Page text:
Away from the conference…
There comes a time in every project where you take that much needed, if slightly nerve-wracking step, of presenting thinking back to the most qualified and experienced people in the area you’re looking at, in order to get their feedback and — hopefully — support to keep going.
Last week, this opportunity came in the shape of getting together with the Urgent and Emergency Care Senior Management Team at NHS England to share what we’ve been doing, where we’re at, and how we can work together to deliver on the ambitions of the long term plan. We had a really constructive discussion and were delighted to receive offers of support to weave the existing work in this area that has come before this project to make sure that everything is captured together when it comes to synthesis, design and recommendations.
Much like some of the panel discussions at the conference, one of the key messages was about the need to ensure that designs work with everyday clinical and patient experiences, that they seek to make rapid and immediate “tweaks” to build faith and momentum and also recognise those things that already work or are on path to be delivered and need to be added into the service blueprint. So essentially having a clear view of what’s working well, what we need to build on that is in flight and coming soon, and then new things we need to start doing as well. There was also a keenness for us to learn from the efforts that have come before us over the past 7–8 years and how we might ensure that as much of this work is adopted as possible post-discovery by avoiding similar pitfalls.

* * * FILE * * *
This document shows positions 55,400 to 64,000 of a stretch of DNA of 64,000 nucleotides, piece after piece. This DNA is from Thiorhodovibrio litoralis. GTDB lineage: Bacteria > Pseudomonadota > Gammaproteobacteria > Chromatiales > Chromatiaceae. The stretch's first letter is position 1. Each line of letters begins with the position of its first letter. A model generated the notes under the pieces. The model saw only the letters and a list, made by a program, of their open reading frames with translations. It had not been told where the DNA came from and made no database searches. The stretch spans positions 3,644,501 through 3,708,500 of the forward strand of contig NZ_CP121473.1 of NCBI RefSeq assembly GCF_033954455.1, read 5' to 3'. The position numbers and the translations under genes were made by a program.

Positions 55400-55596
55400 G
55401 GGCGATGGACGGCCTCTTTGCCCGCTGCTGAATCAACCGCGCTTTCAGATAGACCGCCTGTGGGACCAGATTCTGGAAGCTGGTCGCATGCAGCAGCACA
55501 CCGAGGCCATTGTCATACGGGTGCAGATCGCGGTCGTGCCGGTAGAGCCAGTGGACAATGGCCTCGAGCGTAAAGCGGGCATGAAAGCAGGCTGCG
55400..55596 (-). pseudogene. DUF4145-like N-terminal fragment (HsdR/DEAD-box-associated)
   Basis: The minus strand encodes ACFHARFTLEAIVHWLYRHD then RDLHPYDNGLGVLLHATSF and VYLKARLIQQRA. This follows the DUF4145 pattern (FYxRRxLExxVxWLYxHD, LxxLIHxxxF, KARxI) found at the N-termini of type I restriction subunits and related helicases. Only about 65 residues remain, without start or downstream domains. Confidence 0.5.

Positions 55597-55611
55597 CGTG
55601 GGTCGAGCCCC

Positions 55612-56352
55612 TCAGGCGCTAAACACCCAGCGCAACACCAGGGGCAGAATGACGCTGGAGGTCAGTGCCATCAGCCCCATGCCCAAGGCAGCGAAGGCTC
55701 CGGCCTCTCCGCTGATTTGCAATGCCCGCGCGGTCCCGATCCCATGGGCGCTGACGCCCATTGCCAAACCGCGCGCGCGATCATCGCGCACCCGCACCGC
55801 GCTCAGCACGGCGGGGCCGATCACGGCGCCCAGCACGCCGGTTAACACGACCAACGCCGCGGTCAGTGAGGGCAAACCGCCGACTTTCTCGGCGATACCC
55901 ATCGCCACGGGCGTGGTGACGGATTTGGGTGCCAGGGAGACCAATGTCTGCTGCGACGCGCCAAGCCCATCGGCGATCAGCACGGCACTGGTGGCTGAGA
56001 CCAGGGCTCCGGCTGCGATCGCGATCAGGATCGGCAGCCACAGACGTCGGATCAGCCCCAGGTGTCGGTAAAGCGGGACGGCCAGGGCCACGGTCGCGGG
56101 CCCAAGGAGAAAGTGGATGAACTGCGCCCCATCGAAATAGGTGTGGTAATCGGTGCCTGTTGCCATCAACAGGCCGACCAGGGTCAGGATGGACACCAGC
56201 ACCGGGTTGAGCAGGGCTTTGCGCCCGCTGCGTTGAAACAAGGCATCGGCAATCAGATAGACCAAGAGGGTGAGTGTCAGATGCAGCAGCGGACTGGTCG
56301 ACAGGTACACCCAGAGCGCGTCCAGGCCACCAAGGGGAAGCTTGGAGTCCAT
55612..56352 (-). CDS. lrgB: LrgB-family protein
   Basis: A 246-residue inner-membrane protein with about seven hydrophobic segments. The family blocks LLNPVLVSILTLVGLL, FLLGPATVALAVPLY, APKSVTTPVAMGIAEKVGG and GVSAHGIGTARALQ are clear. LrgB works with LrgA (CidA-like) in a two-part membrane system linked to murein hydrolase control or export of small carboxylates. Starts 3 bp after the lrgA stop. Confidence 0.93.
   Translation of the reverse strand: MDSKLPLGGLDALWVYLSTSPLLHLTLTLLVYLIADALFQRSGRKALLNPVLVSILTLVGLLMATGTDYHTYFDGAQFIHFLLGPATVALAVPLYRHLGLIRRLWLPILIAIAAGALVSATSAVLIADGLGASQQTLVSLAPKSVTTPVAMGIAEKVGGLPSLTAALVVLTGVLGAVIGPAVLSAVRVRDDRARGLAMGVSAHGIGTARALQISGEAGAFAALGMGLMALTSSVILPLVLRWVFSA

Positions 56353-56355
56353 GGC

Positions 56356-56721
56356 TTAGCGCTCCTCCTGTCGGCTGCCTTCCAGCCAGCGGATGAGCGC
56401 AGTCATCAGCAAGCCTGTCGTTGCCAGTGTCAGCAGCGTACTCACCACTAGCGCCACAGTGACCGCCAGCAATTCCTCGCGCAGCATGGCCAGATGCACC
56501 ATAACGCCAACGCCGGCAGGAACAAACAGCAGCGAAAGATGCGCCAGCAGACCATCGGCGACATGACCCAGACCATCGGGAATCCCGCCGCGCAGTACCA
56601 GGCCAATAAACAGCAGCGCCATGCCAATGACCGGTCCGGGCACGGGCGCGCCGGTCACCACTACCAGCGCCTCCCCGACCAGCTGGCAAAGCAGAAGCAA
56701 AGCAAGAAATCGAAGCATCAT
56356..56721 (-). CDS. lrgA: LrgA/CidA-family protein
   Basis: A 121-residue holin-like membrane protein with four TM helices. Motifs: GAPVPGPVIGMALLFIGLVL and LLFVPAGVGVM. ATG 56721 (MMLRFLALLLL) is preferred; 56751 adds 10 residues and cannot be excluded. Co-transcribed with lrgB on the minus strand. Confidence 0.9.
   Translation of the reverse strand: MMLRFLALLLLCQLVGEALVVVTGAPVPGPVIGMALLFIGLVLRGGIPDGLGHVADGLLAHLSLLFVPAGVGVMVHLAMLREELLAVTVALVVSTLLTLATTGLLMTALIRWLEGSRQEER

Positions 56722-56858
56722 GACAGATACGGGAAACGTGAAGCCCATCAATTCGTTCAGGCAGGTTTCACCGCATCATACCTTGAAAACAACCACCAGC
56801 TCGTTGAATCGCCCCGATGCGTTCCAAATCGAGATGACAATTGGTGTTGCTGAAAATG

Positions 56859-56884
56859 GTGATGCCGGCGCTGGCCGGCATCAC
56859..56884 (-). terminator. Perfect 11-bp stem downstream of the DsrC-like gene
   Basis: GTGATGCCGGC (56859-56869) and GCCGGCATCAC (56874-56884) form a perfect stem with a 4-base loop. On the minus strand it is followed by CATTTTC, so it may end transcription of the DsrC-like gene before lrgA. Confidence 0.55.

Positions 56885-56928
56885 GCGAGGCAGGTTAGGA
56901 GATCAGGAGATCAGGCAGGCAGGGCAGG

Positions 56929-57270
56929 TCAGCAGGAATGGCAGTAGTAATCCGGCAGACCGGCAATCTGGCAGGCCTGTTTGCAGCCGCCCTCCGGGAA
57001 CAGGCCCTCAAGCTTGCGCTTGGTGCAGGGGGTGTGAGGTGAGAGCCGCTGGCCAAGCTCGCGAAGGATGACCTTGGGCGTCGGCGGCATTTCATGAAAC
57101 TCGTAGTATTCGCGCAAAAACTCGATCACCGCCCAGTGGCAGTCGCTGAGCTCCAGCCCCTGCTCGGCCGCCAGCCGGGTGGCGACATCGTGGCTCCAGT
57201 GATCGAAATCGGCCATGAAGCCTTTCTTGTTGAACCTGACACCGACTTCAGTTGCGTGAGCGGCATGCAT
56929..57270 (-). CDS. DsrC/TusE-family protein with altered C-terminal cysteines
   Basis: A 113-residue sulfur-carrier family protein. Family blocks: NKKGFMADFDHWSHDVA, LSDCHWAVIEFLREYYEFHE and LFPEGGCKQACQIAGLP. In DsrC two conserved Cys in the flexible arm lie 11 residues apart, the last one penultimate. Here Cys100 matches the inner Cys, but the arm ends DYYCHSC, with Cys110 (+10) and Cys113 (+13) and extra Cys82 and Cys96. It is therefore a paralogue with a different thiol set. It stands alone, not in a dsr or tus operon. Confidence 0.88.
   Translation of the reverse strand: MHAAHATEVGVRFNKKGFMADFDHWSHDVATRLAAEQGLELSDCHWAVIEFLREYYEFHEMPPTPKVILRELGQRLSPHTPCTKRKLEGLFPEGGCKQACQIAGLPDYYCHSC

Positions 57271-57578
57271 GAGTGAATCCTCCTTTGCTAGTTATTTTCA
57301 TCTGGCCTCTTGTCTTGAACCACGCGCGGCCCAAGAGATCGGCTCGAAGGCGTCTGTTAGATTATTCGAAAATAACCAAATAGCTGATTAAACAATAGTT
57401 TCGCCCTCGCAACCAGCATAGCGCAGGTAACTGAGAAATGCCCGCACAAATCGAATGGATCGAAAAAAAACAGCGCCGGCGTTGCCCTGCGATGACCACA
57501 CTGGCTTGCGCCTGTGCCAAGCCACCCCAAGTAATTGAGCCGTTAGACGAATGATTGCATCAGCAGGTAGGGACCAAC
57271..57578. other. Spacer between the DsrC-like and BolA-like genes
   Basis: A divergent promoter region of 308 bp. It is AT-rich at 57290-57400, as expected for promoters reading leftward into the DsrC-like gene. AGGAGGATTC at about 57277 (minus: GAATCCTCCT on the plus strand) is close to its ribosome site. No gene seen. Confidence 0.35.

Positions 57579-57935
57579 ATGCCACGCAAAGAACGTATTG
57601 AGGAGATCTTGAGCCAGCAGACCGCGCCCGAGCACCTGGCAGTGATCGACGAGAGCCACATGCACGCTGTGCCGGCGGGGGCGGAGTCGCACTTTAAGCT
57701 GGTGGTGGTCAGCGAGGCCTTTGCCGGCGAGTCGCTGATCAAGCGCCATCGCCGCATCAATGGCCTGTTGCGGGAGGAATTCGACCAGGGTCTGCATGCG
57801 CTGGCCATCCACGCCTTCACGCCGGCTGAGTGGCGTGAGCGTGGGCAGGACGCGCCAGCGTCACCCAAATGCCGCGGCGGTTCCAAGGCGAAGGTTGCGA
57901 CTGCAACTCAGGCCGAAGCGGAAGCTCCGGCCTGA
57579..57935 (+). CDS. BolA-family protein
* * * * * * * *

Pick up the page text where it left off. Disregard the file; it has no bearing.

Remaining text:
At both the management team meeting and our second show & tell, we had a chance to share some of the emergent UEC journeys and opportunity areas you see above. Similarly to the conference feedback, there were helpful discussions in both rooms about the value of visual representations of the reality to get to a shared understanding of problems and opportunities as no one person has the complete picture on the UEC settings. A key point that came out of the show & tell was the value of continuing to map the UEC ecosystem, including funding models and incentives and disincentives that promote or hinder collaboration in a local economy. More on that soon.
What we’re doing this week
We’re wrapping up engagement in Somerset. We’ve been to Bridgewater’s Test and Learn UTC, Minehead MIU, Musgrove Park Hospital, Millbrook Surgery, and a few pharmacies speaking to patients, staff, leaders and commissioners about their experiences and challenges. We have a few more interviews to wrap up. Learning about opportunities for digital UEC particularly in the most remote parts of England
It’s great to also now have South Yorkshire and Bassetlaw on board as a suburban location working as an Integrated Care System. We’ll kick start engagement this week. Thank you to Will Cleary-Grey, Rachel Gillot and Catherine Huby for all your help making this happen. As part of this, we will also be going to Yorkshire Ambulance Service on Monday to meet with staff and observe some call handlers in action on 999 and 111 calls — a huge thank you to Suzie Southey, Cheryl Astbury and Linda Smith for helping coordinate this!